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Long-Time Pot Users Show Mental Deficits

Tue Mar 5, 5:37 PM ET
By Amy Norton

NEW YORK (Reuters Health) - Long-time, heavy marijuana users may eventually see their memory and attention span go up in smoke, new research suggests.

Investigators found that, among pot smokers seeking treatment for marijuana dependence, long-time users performed more poorly on tests of memory and attention than shorter-term users and non-users.

The findings show that over time, marijuana smoking can cause intellectual impairments that "endure beyond the period of intoxication" and worsen the longer a person uses the drug, the study authors report in the March 6th issue of The Journal of the American Medical Association.

But another researcher not involved in the study pointed to shortcomings in the work that he says make it tough to draw that conclusion.

In an accompanying editorial, Dr. Harrison G. Pope, Jr. notes that marijuana users who seek drug treatment do not necessarily reflect users in general, since these individuals may have other health issues such as anxiety or depression.

In the study, researchers led by Dr. Nadia Solowij of the University of New South Wales in Sydney, Australia studied 102 pot-smoking Americans and 33 non-users. Marijuana users typically smoked every day, with long-time users doing so for an average of 24 years. Shorter-term users had smoked for about 10 years, on average. The vast majority said that they currently were not using other drugs, or did so only occasionally.

Results of the mental functioning tests--taken after at least 12 hours of abstinence--showed that long-time users performed less well than shorter-term users and non-users.

"We found that long-term users had problems with learning, storage of learned information and retrieval of information from memory," Solowij told Reuters Health.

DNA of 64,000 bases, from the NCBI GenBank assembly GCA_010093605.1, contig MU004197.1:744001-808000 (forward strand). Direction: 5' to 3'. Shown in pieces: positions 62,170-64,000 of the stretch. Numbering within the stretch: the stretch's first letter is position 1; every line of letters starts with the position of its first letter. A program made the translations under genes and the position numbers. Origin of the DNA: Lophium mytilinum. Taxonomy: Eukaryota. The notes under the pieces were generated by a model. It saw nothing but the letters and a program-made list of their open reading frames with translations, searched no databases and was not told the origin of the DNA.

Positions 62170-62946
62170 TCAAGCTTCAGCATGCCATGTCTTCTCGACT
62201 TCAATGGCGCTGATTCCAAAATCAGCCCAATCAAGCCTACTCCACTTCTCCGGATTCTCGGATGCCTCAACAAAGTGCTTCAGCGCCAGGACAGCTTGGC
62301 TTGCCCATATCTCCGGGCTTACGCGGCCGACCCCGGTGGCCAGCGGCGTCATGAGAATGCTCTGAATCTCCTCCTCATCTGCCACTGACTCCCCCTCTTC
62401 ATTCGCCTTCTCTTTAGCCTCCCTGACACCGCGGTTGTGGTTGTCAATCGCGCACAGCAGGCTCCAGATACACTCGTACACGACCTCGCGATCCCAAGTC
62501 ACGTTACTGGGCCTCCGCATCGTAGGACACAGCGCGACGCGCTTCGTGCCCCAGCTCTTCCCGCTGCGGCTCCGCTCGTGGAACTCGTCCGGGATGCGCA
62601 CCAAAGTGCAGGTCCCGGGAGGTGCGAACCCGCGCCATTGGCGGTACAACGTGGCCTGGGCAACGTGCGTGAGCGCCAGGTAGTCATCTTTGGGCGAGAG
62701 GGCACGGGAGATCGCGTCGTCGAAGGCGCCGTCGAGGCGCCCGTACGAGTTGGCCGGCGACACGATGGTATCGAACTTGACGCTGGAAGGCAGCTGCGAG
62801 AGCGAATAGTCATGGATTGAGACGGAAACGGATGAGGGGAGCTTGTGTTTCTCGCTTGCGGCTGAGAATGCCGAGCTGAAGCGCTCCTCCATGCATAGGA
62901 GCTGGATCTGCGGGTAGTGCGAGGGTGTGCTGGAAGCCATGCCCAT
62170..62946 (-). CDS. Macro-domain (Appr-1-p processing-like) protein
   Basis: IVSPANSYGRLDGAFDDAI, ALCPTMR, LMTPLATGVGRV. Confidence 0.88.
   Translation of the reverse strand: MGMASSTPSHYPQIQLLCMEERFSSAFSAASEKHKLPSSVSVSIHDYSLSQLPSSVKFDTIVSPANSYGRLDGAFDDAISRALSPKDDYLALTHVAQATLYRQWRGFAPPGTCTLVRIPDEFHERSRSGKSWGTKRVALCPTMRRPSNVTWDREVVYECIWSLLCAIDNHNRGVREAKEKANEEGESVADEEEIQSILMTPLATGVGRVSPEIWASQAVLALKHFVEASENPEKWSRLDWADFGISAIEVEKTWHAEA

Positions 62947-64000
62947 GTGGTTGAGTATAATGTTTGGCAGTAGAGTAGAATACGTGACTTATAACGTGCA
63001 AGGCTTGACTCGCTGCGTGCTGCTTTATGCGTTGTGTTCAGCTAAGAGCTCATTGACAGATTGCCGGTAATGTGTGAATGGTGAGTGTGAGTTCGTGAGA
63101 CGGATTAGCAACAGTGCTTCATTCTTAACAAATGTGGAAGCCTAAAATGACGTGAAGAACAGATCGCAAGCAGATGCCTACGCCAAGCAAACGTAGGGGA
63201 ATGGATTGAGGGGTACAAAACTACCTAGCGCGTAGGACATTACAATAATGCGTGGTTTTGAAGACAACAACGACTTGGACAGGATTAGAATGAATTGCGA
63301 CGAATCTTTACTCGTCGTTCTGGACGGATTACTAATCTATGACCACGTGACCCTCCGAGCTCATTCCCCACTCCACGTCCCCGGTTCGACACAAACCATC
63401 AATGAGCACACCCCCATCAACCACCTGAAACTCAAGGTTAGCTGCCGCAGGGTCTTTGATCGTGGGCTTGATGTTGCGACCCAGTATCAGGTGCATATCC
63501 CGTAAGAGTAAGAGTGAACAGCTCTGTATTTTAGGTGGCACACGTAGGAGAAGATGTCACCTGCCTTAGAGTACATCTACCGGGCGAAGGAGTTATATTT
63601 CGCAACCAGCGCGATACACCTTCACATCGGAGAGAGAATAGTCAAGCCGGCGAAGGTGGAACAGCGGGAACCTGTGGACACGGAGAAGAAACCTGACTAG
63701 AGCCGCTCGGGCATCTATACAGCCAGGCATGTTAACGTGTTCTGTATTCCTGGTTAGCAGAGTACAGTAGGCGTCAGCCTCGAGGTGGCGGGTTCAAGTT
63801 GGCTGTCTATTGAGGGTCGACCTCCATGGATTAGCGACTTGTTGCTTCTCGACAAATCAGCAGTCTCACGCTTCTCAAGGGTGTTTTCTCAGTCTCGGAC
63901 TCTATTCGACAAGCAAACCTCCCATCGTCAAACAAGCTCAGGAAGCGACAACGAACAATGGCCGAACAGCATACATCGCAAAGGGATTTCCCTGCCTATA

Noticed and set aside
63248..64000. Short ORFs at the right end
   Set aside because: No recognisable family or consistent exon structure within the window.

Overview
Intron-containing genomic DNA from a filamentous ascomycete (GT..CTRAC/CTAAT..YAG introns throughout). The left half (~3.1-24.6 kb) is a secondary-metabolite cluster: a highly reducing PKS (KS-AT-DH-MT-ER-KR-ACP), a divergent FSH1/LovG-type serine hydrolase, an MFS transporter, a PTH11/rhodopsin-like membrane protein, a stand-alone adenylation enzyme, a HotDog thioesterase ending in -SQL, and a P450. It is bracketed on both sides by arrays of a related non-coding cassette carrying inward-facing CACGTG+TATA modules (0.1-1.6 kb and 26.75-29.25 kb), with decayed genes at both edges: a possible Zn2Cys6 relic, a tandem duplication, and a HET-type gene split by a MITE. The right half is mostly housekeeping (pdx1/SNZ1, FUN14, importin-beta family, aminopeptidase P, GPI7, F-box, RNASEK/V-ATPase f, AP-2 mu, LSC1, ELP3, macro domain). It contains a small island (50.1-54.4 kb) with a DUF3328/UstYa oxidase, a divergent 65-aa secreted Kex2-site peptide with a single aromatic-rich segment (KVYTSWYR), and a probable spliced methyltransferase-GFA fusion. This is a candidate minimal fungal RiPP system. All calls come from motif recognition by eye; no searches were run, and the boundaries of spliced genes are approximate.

This does not mean the drug caused brain damage in these cases, she said, explaining that the impairments seen in long-time users were "relatively subtle."

Still, Solowij noted, the deficits could affect daily functioning--hindering, for example, a person's ability to study or remember an item he or she just read.

But although such deficits, if prolonged or irreversible, would be of "grave concern," other studies have found no such impairments in long-time marijuana users, according to Pope, a researcher at Harvard Medical School and McLean Hospital in Belmont, Massachusetts.
Pope and his colleagues recently found "virtually no significant differences" between heavy marijuana users and non-users on a battery of neuropsychological tests.

Part of the difficulty in sizing up the impact of marijuana is weeding the drug's effects out from the "background noise" of other factors, like psychiatric problems and abuse of other drugs, according to Pope. In this study, nearly half of the long-time marijuana users had in the past regularly used or abused alcohol or other drugs.

But there are also plausible biological reasons for why sustained marijuana use could affect things like memory. Solowij noted that the brain receptors the drug acts on exist in large numbers in regions involved in memory. Over the years, she said, marijuana exposure might change the way these receptors and other brain chemicals operate.

According to Pope, it seems almost certain that marijuana produces short-lasting mental deficits, but whether they endure or worsen over time is still unclear.

Also unknown is whether any impairments are reversed after a person stops smoking pot, Solowij pointed out.

"We do not yet know whether the impairments recover after stopping or reducing (marijuana) use," she said. "We are currently investigating this question."

SOURCE: The Journal of the American Medical Association 2002;287:1123-